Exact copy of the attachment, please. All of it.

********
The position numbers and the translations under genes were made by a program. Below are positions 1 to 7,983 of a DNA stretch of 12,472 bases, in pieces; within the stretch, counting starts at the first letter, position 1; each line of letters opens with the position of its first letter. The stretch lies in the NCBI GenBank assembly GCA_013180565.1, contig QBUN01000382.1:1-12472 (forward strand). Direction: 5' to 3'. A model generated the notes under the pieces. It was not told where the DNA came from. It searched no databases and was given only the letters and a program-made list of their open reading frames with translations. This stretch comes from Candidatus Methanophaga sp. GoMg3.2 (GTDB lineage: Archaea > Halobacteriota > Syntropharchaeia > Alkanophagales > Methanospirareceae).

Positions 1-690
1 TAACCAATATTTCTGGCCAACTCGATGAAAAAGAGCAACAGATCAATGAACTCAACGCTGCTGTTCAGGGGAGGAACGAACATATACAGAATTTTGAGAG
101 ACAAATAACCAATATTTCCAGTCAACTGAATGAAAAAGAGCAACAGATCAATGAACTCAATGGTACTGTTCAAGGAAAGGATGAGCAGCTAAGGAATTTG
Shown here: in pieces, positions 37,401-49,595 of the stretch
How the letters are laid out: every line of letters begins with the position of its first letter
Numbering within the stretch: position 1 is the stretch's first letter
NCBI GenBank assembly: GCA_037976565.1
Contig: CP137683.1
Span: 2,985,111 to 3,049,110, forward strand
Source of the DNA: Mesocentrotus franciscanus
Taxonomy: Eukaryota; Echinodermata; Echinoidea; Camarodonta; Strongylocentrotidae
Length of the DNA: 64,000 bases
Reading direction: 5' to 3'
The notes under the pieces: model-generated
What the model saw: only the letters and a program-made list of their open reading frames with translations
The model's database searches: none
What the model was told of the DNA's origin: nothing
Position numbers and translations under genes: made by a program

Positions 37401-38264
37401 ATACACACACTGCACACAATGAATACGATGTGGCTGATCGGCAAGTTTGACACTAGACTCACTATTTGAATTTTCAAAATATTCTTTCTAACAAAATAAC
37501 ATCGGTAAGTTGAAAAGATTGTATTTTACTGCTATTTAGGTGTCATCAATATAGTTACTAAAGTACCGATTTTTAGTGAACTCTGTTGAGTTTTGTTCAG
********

The position numbers and the translations under genes were made by a program. Below are positions 1 to 7,983 of a DNA stretch of 12,472 bases, in pieces; within the stretch, counting starts at the first letter, position 1; each line of letters opens with the position of its first letter. The stretch lies in the NCBI GenBank assembly GCA_013180565.1, contig QBUN01000382.1:1-12472 (forward strand). Direction: 5' to 3'. A model generated the notes under the pieces. It was not told where the DNA came from. It searched no databases and was given only the letters and a program-made list of their open reading frames with translations. This stretch comes from Candidatus Methanophaga sp. GoMg3.2 (GTDB lineage: Archaea > Halobacteriota > Syntropharchaeia > Alkanophagales > Methanospirareceae).

Positions 1-690
1 TAACCAATATTTCTGGCCAACTCGATGAAAAAGAGCAACAGATCAATGAACTCAACGCTGCTGTTCAGGGGAGGAACGAACATATACAGAATTTTGAGAG
101 ACAAATAACCAATATTTCCAGTCAACTGAATGAAAAAGAGCAACAGATCAATGAACTCAATGGTACTGTTCAAGGAAAGGATGAGCAGCTAAGGAATTTG
Shown here: in pieces, positions 37,401-49,595 of the stretch
How the letters are laid out: every line of letters begins with the position of its first letter
Numbering within the stretch: position 1 is the stretch's first letter
NCBI GenBank assembly: GCA_037976565.1
Contig: CP137683.1
Span: 2,985,111 to 3,049,110, forward strand
Source of the DNA: Mesocentrotus franciscanus
Taxonomy: Eukaryota; Echinodermata; Echinoidea; Camarodonta; Strongylocentrotidae
Length of the DNA: 64,000 bases
Reading direction: 5' to 3'
The notes under the pieces: model-generated
What the model saw: only the letters and a program-made list of their open reading frames with translations
The model's database searches: none
What the model was told of the DNA's origin: nothing
Position numbers and translations under genes: made by a program

Positions 37401-38264
37401 ATACACACACTGCACACAATGAATACGATGTGGCTGATCGGCAAGTTTGACACTAGACTCACTATTTGAATTTTCAAAATATTCTTTCTAACAAAATAAC
37501 ATCGGTAAGTTGAAAAGATTGTATTTTACTGCTATTTAGGTGTCATCAATATAGTTACTAAAGTACCGATTTTTAGTGAACTCTGTTGAGTTTTGTTCAG